The phone runs much hotter with quicker battery drain than last years flagship Snapdragon 865 phones, but it does offer incredible performance.
As usual, the UK variant of Samsung flagship Galaxy S21 series uses their latest and greatest Exynos 2100 chipset, while US buyers get the Snapdragon 888.
In recent years the Exynos devices have coped some flak for poor battery performance compared to the Snapdragon counterpart. This year the Exynos the looks like it should be back on form with Samsung ditching their custom CPU cores, adopting an all ARM design, and using the same fabrication process as Qualcomm.
By all accounts, it should easily trade blows with the Xiaomi Mi 11, but in my performance comparison with the Snapdragon 888, this was not quite the case. Benchmarks such as Antutu, Geekbench and 3DMark all had the Exynos 2100 scoring lower.
They were still all excellent scores, so not a significant problem for me, but stress testing in 3D Mark Wild Life did raise some serious concerns.
I will be the first to admit that my testing is not the most thorough, relying on one benchmark for this post, but it does raise some concerns.
While the Samsung Galaxy S21 Ultra scored lower than the Xiaomi Mi 11 the temperature didn’t rise quite as much, and the battery did, though the Ultra battery is quite a bit larger.
Wild Life Stress Test vs Snapdragon 888 on Xiaomi at different resolutions
The 3DMark Wild Life stress test is where things start to go a little wonky. The Xiaomi Mi 11 saw big rises in temperatures and as a result, the score it managed to achieve dropped slightly the more it ran. With a stability score of over 90% on its worst run, it still managed to outperform any device from last year, but the result was not ideal.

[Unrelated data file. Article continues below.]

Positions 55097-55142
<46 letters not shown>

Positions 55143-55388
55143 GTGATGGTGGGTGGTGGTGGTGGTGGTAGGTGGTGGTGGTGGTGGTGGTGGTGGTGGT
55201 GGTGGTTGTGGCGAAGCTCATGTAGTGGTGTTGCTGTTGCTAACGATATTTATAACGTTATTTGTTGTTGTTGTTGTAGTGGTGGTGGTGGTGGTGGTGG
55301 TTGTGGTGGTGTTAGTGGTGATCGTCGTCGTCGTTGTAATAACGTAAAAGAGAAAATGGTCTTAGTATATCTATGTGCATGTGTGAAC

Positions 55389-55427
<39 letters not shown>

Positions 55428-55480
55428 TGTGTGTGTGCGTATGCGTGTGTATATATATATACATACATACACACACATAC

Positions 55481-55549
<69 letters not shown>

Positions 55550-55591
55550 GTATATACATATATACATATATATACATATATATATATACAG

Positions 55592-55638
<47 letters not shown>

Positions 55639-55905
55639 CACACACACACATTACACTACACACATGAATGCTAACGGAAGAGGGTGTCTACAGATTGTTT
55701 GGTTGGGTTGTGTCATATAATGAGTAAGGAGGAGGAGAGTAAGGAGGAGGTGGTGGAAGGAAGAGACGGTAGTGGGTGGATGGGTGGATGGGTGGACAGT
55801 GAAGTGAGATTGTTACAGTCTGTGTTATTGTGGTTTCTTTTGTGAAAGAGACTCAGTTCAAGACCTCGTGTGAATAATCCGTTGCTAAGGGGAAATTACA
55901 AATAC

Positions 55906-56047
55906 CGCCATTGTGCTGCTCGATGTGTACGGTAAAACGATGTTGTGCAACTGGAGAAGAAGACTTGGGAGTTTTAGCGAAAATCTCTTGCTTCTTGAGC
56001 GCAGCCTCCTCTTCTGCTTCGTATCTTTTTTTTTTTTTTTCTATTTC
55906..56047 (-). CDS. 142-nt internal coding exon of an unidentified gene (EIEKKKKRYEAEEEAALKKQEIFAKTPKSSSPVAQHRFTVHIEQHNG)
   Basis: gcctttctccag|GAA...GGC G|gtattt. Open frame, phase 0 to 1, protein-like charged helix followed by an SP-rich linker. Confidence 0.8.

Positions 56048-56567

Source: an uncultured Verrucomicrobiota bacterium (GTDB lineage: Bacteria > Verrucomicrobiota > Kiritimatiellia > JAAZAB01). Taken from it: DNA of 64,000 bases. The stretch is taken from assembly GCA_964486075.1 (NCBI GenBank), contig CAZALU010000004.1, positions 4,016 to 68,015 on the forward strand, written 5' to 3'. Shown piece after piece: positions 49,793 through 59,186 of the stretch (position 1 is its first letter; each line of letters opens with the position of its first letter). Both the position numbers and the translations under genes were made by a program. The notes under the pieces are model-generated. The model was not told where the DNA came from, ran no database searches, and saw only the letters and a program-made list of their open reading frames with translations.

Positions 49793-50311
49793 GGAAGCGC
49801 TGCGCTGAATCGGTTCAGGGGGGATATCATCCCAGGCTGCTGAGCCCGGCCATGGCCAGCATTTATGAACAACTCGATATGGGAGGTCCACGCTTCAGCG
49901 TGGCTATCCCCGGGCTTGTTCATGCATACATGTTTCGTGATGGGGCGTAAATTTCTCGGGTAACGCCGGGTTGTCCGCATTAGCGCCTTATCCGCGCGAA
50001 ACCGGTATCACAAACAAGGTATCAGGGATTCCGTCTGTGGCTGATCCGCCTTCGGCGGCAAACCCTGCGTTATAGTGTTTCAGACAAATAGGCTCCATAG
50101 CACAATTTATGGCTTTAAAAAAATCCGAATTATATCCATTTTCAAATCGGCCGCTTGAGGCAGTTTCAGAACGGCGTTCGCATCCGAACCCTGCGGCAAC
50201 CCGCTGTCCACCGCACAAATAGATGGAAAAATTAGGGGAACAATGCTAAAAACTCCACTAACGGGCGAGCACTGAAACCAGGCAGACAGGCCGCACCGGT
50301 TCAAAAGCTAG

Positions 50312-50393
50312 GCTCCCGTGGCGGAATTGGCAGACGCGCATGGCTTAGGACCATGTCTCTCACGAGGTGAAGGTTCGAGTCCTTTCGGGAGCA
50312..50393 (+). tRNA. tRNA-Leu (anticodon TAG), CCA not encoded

Unfortunately, the Samsung Galaxy S21 Ultra has much more worrying results.
WQHD+ (3200×1440) and 120Hz
If you have spent over a grand on a phone, you probably want to run it at the full resolution and refresh rate. It is brilliant, beautiful and responsive in day to day use, but the Wild Life stress test paints a different picture.
The initial result is high, not quite as high as the SD888, but it hammers lasts years flagship phones. Sadly, the stability at this resolution is 62.3% meaning the best loop score of 5466 drops down to 3404 for its worst loop.
The Snapdragon 865 on the Realme X50 Pro achieved a best and worst of 3867 and 3855, so towards the end of the test, a phone a year older than the S21 is scoring higher.
In this test the Xiaomi Mi 11 managed between 5550 and 5045 across the test for a stability of 90.9%
For the temperatures, the Samsung rose 18°C from 25°C to 43°C while the Xiaomi moved 22°C from 24°C to 46°C – this may give a clue to why the Samsung throttles more.
The Samsung’s (larger) battery dropped 12% points from 78% to 66%, but the Xiaomi dropped 15% point drop from 83% to 68%. Once you factor in the battery size difference, I would expect these numbers are similar.
FHD+ (2400×1080) and 60Hz
Dropping down to a lower resolution, things improve marginally, with a stability of 66.6% and the score going from 5594 to 3723.